Mom Loses More Than Half Her Body Weight After Diabetes Scare
Whitley Yates understood the complications of diabetes.
The 34-year-old mother from Indianapolis, Indiana, said all the men in her family have it, and her grandfather had an amputation as a result.
When Yates was 300 pounds in 2018, she began losing feeling in her legs, a known diabetes complication.
Thinking of her daughter, Yates began a life-changing weight loss journey. Today at 5-foot-2, the political commentator is now 120 pounds – losing more than half of her body weight through a major lifestyle change, surgery and a renewed perspective on food.
“I didn’t know if I could walk,” Yates told TODAY.com. “I’m a single mother and I had to make a change, not just for me, but for (my daughter) as well, so that I could be around to raise her.”
Yates began gaining weight after giving birth in 2015. She sank into a depression after leaving an abusive relationship, where she said she began “emotionally eating” to cope.
“It was really about portions,” Yates said. “I was eating like two dinners a day – two really large meals.”
As her weight increased, she developed sleep apnea and needed a CPAP machine. She felt lethargic, and eschewed full-length mirrors at home because she didn’t want to face her appearance.
The Type 2 diabetes and nerve damage in her legs motivated Yates to hire a personal trainer. She also sought bariatric surgery, a weight loss surgery that alters the structure of digestive tract, at her local hospital, but was set back upon discovering her insurance would decline the procedure.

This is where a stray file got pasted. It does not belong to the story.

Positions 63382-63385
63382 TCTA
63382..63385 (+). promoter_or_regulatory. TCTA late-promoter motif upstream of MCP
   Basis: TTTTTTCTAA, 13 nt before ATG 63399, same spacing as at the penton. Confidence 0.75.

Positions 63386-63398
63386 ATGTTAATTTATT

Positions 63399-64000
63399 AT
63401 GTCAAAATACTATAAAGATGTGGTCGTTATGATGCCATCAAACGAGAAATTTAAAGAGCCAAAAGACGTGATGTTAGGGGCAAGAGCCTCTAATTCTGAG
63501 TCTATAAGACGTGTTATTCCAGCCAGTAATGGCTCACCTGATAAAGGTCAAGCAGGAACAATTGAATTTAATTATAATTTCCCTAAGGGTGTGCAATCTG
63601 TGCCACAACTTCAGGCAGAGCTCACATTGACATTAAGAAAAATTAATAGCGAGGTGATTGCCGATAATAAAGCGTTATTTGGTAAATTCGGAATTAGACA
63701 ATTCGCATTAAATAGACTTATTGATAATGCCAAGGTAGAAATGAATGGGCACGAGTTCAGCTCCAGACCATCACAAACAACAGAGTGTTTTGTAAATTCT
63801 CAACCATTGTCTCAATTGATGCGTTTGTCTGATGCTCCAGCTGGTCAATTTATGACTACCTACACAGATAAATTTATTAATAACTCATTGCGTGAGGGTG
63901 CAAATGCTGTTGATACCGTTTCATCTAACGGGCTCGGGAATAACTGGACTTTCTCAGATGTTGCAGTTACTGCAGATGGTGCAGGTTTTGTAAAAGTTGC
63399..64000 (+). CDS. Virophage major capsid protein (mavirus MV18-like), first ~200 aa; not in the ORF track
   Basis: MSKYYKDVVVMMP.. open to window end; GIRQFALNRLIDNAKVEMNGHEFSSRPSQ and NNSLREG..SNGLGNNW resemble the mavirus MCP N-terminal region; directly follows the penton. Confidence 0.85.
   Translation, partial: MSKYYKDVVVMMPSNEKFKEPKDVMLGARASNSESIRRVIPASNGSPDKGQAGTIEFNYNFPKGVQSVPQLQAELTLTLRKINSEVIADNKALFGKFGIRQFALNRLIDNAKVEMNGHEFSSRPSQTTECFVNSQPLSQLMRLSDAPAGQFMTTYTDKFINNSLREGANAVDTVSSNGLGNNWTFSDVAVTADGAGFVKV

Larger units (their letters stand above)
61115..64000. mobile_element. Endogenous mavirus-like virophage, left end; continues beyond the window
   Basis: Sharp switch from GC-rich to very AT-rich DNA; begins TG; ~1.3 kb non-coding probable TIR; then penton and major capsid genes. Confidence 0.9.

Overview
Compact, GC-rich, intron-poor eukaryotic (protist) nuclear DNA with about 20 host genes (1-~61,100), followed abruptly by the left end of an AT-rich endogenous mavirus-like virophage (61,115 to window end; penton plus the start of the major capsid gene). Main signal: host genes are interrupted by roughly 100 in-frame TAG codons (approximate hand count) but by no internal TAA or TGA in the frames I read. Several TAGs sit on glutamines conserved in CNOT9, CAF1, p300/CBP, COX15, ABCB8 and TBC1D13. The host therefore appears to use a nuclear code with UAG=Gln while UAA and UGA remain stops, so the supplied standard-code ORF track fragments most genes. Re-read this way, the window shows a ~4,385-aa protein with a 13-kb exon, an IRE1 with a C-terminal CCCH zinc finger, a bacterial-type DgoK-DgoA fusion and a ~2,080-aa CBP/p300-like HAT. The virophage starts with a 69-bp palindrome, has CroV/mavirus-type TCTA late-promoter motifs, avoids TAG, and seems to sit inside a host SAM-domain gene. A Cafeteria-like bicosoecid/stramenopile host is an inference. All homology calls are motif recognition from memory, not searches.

She regained the 60 pounds she lost at this point following the heartbreaking news.
I had to make a change, not just for me.Whitley Yates on how her daughter motivated her to loss more than half of her body weight
Her now 8-year-old daughter was the center of her determination, so Yates re-enrolled in weight loss classes at the hospital. The program educated her on effective nutrition and people’s relationship with food and stress.
She began keeping a food diary, working out and meeting with a dietician.
Yates later switched insurance plans and in June of 2020 underwent a vertical sleeve gastrectomy. Doctors removed most of her stomach during the surgery.
Three years later, Yates is no longer diabetic and has no need for a CPAP machine.
She’s continued workouts to tone and build muscle, and sees food as a living essential, not stress relief.
When friends invite her out to restaurants, she suggest activities such as walking or axe throwing instead.
She cooks at home and has cut out fast food.
“My entire life has completely changed how I approach situations and how I plan,” Yates said. “I’m not afraid to create what I need to stay on my path.”